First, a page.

Bioengineering Breakthroughs Edge 3D-Printed Organs Closer To Reality

The severe shortage of donor organs that leads to hundreds of thousands of deaths a year could be solved in the near future due to new bioengineering breakthroughs in 3D printing technology. In the UK alone, the NHS says an average of 3 people a day die for want of donor organs. Lungs and livers are among the organs where shortages are most pronounced, as well as transplants most difficult to execute. New ‘bio-printing’ techniques that combine living cells with synthetic materials could soon solve the problem.

Producing the living cells needed to create organs in a laboratory is already possible. The bottleneck has been keeping them alive and functioning in unison as an organ. Miniscule and complex microvascular networks provide the nutrients and remove the waste by-products needed for organs to stay alive and function. Until now successfully recreating this ‘biological plumbing’ has escaped researchers. Lungs are especially complex, consisting of around 600 million microscopic air sacs call alveoli. These facilitate the exchange of gases in and out of our blood.

New 3D printing techniques are now getting close to producing these systems. Researchers have successfully created clusters of alveoli, meaning whole lungs could soon be possible. And a study published recently in the Science journal documented how a prototype 3D-printed liver transplanted into a mouse resulted in the creature’s tissue ‘reaching out’ to it to supply blood.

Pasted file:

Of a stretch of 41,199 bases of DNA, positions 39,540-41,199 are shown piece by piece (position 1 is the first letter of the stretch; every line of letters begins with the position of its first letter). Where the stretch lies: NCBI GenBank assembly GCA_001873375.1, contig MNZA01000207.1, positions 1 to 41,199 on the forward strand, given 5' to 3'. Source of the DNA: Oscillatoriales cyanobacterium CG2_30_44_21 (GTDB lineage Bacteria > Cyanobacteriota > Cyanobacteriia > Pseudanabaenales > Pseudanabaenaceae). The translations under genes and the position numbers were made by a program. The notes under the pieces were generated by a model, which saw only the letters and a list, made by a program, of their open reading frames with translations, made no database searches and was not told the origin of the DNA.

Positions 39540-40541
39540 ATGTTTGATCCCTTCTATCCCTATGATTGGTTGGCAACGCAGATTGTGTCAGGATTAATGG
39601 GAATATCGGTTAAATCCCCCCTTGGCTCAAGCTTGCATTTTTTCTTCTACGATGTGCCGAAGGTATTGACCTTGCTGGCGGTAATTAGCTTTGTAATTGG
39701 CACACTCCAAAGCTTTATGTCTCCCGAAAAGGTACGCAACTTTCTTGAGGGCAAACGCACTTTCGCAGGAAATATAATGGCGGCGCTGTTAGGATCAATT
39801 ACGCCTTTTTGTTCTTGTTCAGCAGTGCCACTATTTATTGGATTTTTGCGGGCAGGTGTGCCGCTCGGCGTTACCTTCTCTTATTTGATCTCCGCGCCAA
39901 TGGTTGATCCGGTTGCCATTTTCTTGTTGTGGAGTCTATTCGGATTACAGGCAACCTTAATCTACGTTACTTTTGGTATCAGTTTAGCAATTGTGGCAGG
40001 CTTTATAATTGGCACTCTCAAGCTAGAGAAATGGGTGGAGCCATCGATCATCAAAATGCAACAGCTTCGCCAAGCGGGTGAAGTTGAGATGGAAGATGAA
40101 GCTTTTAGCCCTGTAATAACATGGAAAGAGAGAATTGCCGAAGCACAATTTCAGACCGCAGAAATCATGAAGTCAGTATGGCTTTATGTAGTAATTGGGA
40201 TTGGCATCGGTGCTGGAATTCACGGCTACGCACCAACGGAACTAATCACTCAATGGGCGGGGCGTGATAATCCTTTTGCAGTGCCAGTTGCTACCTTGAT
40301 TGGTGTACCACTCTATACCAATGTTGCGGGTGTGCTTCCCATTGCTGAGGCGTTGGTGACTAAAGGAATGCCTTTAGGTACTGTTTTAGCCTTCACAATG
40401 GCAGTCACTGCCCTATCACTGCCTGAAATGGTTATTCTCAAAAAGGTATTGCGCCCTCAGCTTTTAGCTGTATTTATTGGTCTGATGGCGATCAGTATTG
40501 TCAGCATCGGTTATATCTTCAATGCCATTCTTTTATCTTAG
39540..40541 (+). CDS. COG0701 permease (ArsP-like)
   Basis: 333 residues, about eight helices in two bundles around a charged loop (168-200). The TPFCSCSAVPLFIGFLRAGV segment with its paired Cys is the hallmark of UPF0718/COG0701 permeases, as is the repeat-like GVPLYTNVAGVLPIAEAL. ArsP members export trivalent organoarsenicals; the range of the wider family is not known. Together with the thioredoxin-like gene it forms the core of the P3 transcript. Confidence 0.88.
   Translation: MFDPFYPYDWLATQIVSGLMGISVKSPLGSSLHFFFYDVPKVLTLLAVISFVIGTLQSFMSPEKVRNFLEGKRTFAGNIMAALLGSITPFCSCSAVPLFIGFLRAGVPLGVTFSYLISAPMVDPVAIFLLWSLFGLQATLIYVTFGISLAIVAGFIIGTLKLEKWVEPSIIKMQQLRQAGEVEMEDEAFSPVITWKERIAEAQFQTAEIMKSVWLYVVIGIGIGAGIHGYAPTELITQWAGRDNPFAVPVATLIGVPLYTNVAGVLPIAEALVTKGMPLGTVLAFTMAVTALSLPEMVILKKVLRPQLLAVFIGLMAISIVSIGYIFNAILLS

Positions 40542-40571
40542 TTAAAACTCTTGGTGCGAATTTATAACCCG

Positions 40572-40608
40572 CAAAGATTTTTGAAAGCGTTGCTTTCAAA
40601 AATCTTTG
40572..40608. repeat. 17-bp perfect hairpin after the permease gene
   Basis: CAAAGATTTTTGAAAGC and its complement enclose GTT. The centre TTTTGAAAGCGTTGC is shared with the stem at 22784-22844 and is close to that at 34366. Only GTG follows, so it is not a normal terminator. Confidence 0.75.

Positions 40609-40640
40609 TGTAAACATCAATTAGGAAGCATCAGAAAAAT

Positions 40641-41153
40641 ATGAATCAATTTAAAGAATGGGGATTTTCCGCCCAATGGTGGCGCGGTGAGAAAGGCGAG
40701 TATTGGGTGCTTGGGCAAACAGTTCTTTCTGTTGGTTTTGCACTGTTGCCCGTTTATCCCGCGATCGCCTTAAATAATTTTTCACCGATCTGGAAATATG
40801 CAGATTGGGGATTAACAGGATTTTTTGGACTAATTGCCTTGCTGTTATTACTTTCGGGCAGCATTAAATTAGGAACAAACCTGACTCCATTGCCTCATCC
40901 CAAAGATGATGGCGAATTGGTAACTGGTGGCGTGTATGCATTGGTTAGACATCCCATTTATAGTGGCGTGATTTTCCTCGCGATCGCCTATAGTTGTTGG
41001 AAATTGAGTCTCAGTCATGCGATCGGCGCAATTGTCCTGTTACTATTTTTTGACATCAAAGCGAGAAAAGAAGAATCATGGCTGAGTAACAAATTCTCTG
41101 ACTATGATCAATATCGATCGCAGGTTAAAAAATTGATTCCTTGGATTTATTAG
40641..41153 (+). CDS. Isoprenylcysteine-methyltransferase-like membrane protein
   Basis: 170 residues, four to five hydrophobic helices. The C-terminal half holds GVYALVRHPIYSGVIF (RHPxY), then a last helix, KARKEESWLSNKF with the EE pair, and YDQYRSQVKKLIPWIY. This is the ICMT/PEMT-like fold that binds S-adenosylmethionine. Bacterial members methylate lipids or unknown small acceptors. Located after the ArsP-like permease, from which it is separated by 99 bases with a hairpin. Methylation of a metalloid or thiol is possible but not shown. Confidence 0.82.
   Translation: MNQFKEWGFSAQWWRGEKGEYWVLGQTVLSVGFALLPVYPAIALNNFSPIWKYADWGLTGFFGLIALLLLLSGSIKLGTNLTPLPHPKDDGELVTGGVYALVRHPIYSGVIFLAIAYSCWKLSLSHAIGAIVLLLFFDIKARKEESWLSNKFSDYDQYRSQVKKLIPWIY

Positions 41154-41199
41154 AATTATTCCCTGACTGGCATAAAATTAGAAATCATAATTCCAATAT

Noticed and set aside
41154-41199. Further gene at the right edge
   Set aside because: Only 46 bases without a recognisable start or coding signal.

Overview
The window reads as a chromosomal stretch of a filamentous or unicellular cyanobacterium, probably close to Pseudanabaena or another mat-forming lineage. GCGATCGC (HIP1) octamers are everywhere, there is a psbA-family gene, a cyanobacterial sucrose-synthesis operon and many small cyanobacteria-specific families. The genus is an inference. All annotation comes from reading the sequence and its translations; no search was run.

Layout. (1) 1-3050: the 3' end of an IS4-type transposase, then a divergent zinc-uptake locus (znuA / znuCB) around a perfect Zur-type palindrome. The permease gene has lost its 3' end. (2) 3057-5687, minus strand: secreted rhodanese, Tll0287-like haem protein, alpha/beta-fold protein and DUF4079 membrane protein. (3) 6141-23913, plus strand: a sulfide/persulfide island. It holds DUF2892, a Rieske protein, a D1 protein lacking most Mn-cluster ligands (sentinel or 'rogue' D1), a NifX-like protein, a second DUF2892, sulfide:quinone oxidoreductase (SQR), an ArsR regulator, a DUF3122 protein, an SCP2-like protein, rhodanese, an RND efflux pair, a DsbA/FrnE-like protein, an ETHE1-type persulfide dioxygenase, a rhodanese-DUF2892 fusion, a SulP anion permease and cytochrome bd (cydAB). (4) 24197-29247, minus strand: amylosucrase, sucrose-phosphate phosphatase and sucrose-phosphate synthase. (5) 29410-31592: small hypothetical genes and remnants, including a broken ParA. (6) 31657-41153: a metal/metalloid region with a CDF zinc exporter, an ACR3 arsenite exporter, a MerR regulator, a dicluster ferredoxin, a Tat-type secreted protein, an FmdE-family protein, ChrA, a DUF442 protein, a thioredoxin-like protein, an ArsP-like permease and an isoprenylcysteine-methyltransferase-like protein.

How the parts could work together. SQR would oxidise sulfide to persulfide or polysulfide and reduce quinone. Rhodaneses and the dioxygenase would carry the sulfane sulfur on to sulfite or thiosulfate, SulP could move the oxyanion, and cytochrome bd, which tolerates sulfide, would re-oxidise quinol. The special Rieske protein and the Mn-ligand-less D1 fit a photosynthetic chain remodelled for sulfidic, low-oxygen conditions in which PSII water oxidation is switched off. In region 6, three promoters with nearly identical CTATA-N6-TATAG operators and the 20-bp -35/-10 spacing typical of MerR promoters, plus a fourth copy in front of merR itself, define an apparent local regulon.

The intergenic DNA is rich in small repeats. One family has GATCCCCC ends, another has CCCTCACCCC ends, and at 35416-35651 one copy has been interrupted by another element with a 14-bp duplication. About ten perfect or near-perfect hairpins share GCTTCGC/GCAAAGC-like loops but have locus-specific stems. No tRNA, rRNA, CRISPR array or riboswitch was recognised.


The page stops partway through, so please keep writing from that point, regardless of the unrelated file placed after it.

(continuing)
Another problem that organ transplants involve is the fact that patients subsequently have to take immunosuppressants for life to prevent the rejection by the body. It is believed that bioprinting replacement organs whose synthetic ‘scaffolding’ is coated with a patient’s cells will overcome the body’s rejection of the organs.

Quoted in The Times newspaper, Dr Jordan Miller of Rice University of Houston, Texas stated that believes that within twenty years 3D-printed organ replacements will have become ‘a major component of medicine’. The developments give potential hope to future sufferers of currently untreatable conditions such as lung cancer. Israeli researchers have also recently managed to bio-print the world’s first living human heart.

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